GSK insists MMR jab is safe as profits rise

By Stephen Foley
Friday 15 February 2002 01:00

Jean-Pierre Garnier, the chief executive of GlaxoSmithKline, the UK's biggest pharmaceuticals firm, has launched a staunch defence of the safety of the company's drugs after a string of health scares.

GSK makes the controversial MMR jab for measles, mumps and rubella, which some scientists have argued may trigger autism, and the company said yesterday that it would be launching another combination vaccine for toddlers later this year.

Mr Garnier said: "MMR is used in 20 countries and there are many studies showing it is a safe solution to a very serious problem. The alternative of not vaccinating children is much worse, and it is surprising there is such strong concern in the UK when we don't see it in other countries."

He said that the concern over MMR would not derail the launch of Infanrix, a vaccine against whooping cough, tetanus and diphtheria, which is one of five new products from GSK due to go on sale this year. It is also seeking European approval for its four-in-one vaccine, MMR-V, which will protect against chicken pox as well.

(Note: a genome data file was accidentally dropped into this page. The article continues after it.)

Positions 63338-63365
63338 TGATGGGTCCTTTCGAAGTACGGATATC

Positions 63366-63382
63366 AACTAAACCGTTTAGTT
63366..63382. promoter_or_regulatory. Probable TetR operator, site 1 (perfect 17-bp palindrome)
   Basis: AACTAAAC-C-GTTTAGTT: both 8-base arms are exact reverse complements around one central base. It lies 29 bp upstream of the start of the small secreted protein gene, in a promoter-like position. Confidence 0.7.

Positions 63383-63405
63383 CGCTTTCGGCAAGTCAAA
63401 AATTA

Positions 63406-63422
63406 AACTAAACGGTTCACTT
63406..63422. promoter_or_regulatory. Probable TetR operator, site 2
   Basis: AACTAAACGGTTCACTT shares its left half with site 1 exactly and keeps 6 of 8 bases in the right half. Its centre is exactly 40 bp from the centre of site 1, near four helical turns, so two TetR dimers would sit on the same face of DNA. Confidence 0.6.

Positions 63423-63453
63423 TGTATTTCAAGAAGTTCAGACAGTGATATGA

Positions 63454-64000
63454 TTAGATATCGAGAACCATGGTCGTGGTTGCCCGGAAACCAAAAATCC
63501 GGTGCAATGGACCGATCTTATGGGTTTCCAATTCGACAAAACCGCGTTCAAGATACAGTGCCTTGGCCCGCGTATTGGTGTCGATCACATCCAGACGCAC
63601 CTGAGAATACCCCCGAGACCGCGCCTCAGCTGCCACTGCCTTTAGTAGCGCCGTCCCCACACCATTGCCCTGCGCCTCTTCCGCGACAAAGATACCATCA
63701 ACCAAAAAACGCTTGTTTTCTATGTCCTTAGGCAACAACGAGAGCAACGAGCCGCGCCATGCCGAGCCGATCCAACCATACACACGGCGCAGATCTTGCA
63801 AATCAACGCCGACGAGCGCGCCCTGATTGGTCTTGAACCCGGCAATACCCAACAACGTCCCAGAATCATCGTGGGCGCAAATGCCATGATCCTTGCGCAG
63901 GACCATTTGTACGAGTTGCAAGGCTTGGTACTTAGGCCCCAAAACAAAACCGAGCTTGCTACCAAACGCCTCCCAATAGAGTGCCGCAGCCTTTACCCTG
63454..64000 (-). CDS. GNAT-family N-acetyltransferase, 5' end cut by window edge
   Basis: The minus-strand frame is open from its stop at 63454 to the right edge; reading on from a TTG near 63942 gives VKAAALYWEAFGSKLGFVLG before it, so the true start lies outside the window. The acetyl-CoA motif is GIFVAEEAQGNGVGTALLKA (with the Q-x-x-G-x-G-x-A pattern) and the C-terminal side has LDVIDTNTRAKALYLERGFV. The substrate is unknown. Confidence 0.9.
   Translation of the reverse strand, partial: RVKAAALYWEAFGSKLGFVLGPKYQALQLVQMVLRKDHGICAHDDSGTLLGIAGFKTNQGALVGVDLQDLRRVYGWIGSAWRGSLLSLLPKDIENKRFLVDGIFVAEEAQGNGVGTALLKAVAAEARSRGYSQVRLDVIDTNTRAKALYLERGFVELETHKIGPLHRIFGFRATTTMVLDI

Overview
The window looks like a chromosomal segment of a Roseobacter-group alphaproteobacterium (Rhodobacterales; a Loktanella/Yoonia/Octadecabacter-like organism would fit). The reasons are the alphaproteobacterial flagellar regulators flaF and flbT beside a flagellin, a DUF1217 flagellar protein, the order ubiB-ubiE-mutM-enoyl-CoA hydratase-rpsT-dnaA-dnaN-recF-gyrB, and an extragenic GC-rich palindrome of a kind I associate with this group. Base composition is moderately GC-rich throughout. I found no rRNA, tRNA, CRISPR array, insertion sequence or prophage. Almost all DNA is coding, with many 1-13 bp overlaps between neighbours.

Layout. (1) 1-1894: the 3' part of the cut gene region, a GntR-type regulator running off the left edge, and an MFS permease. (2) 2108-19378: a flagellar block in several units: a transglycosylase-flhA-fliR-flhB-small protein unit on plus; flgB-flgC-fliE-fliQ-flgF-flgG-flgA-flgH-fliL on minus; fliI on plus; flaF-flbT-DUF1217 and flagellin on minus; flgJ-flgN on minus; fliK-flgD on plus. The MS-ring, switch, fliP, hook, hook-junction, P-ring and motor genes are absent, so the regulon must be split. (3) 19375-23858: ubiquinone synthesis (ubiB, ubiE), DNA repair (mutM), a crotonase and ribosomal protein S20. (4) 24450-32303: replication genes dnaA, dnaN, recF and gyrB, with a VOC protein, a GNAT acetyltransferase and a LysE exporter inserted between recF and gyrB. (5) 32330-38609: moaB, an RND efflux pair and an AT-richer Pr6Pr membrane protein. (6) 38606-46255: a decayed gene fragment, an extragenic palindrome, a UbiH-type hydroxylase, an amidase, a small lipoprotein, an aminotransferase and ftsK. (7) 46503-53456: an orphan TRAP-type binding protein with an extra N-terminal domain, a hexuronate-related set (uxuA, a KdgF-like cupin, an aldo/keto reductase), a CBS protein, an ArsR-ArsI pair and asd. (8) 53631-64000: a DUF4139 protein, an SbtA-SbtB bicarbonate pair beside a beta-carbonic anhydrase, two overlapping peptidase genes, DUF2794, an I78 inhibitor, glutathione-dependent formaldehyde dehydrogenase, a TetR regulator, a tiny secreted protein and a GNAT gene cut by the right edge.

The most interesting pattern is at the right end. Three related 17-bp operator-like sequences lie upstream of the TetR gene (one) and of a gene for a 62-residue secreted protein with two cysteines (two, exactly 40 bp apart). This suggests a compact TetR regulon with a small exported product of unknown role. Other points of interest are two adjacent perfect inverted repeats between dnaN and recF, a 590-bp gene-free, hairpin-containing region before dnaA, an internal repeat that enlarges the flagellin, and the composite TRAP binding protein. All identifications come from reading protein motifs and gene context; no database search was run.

The company's shares have suffered in recent months from concerns over the safety of Zyban, its anti-smoking drug. There have been 57 deaths where a link to Zyban is suspected, although the UK's Medicines Control Agency, which has been publicising the figures, stresses that no link is proven.

Mr Garnier said Zyban users tended to be unhealthy due to the effects of smoking, and there was no evidence the numbers of deaths were unusually high. "We are all in favour of this being scrutinised all the time, because it is not in our interests to have a product on the market that is not safe or effective."

GSK is also trying to get its Lotronex treatment for irritable bowel syndrome re-approved for limited use in the US. The drug was withdrawn last year after being linked to several deaths. Mr Garnier said the dangers were well understood at the time Lotronex was originally launched and many former users have been lobbying the US authorities for the drug's return.

The company unveiled its results yesterday for 2001, the first year since the merger of Glaxo Wellcome and SmithKline Beecham. The enlarged group's giant salesforce, which numbers 8,000 in the US and 9,000 in Europe, drove revenues to £20.5bn, up 11 per cent. Pre-tax profits were up 12 per cent to £6.2bn for the year.

The marketing muscle turned Advair, its new asthma drug administered through a disk-shaped inhaler, into one of the most successful drug launches of all time. After less than a year, it has 4 million users and brought in sales of £850m to the end of December, making it GSK's fourth-biggest product.

Mr Garnier recommitted the company to achieving mid-teens percentage earnings growth this year, but warned that could fall to little more than 10 per cent in 2003.

Analysts remain concerned that 2003 will be a difficult year, before GSK's drug pipeline produces new blockbuster products for launch in 2004 and beyond.

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